Robberies of Pharmacies — Is the State Legislature Considering the Issue?

How much worse is the problem of Oxycontin and pharmacy robberies going to get?  There was an opinion piece in the Seattle Times earlier this month by Elizabeth M. Economou on the subject of pharmacy robberies.   The opinion piece was personal in that Elizabeth Economou’s husband is a pharmacist and was the victim of a robbery.   But she also called on the state legislature to increase the penalties for such pharmacy robberies.   The position is different from the arguments that I have made (here and here) insofar as I believe that the robberies are the result of the inherent addictive properties of Oxycontin, and that more needs to be done in regulating the manufacturing and marketing of such drugs.   But while I have seen the ravishes of addiction daily in my practice as a criminal defense attorney, pharmacists such as Economou’s husband see it from a different perspective, i.e. looking down the barrel of a gun.

A Seattle writer complains about the robbery of her pharmacist husband.

A Seattle writer complains about the robbery of her pharmacist husband.

Elizabeth Economou explains:  “instead of combat boots and olive-hued fatigues, my husband sports a crisp white lab coat while valiantly assuming his place on the front lines of the insidious war for prescription drugs.”   She writes that he returned from work early and her husband explained “I got held up — he wanted Oxycontin.”

It may seem like Ms. Economou is being melodramatic with her war analogy, but she is not.   Such stories are in the newspaper everyday.  The situation has gotten near the boiling point, and I am worried that any day gunfire will erupt in one of these incidents.  On November 19th, the Spokesman-Review reported in a story that a pharmacy employee tackled a man with a gun who tried to rob the store of its Oxycontin.  The employee was still trying to wrestle the gun away from the suspect when the police arrived.  The story did not make the front page of the Spokesman because such stories are growing commonplace.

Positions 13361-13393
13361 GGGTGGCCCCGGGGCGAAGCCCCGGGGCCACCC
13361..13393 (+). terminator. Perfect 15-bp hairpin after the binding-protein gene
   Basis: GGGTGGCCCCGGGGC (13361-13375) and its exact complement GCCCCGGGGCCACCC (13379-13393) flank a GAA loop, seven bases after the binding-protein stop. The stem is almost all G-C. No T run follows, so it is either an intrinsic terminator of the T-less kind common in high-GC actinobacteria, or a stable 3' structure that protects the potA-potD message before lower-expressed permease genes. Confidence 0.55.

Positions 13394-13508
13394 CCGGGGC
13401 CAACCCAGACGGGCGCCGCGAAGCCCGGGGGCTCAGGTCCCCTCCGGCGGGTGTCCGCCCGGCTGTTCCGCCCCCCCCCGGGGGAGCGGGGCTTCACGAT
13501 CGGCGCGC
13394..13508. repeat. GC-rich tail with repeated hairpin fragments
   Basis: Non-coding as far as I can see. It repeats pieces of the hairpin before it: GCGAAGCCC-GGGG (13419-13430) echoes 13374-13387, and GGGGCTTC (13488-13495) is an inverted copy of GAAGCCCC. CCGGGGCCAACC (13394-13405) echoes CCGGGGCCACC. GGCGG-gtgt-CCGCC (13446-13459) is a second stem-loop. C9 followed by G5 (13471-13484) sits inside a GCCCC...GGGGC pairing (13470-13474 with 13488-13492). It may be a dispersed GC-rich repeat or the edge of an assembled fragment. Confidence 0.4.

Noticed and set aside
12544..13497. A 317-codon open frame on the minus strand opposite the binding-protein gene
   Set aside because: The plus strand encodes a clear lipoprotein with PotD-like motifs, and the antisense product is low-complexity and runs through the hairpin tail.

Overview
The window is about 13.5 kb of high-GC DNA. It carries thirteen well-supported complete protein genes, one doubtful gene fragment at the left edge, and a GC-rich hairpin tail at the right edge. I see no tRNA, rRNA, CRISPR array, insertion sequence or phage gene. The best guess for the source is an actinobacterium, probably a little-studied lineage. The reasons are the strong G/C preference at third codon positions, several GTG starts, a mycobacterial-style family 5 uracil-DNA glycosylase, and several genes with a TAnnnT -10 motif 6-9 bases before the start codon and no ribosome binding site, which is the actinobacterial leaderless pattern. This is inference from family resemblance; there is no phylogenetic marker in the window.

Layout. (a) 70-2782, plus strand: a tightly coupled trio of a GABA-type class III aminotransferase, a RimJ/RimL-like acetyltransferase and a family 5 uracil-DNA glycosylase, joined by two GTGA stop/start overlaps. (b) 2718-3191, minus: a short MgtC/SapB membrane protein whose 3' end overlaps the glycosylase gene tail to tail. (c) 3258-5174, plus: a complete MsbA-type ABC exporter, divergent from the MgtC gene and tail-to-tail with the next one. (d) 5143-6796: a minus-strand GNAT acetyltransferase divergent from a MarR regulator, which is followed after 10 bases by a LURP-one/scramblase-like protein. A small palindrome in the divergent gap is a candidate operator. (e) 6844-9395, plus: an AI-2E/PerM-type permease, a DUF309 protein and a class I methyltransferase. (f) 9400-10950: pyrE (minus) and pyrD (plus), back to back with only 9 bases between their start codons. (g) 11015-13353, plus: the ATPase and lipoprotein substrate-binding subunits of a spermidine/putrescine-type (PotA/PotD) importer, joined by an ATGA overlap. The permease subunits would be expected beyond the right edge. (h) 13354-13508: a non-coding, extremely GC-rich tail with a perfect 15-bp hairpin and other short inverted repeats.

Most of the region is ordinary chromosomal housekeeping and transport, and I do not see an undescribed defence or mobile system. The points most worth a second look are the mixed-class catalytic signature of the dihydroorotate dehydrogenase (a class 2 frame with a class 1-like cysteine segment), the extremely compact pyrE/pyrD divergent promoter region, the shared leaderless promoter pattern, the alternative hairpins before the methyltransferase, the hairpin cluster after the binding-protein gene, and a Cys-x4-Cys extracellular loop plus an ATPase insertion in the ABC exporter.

After I read Elizabeth Economou’s suggestion that the legislature should increase the penalties for such robberies, I emailed an attorney I knew who works with the state legislature.   No such penalty increases were being considered.   There was no room in the budget.  And it is not because Economou’s was the only one to suggest the idea.  The elected prosecuting attorney for King County, Dan Satterberg made the same request.   The state is simply broke and can’t afford the cost of the increase prison sentences.

While it is debatable whether increased prison sentences would deter desperate addicts, one thing is sure.  The debate in the legislature would have provided an excellent opportunity to force our leaders to consider the growing problem.  Too many of our leaders are ignoring the issue of Oxycontin and pharmacy robberies.

2 Responses to “Robberies of Pharmacies — Is the State Legislature Considering the Issue?”

  • Steve it is time you stop blogging this and send an op ed to the Seattle Times where more people will read it. It is too important. Also you think that this is just a problem in Washington? Try sending the article to the NYTimes. I am sure that they would publish it. It is a national problem. America is a nation is soaked in pharmaceuticals. I just learned that HALF of all [the students I know in the U.S.] are on legally prescribed anti depressants, such as Prozac. I mean WTH is going on? In Italy the people I know on this stuff I can count on one hand.

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  • Karl:

    What is so complicated that needs to be considered? The legislature just needs to bight the bullet and build more jails. They need to act – but i agree they will not do anything until someone gets shot.

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Steve Graham is a criminal defense lawyer, and he splits his time between Spokane and Seattle, Washington. Visit his website by clicking:
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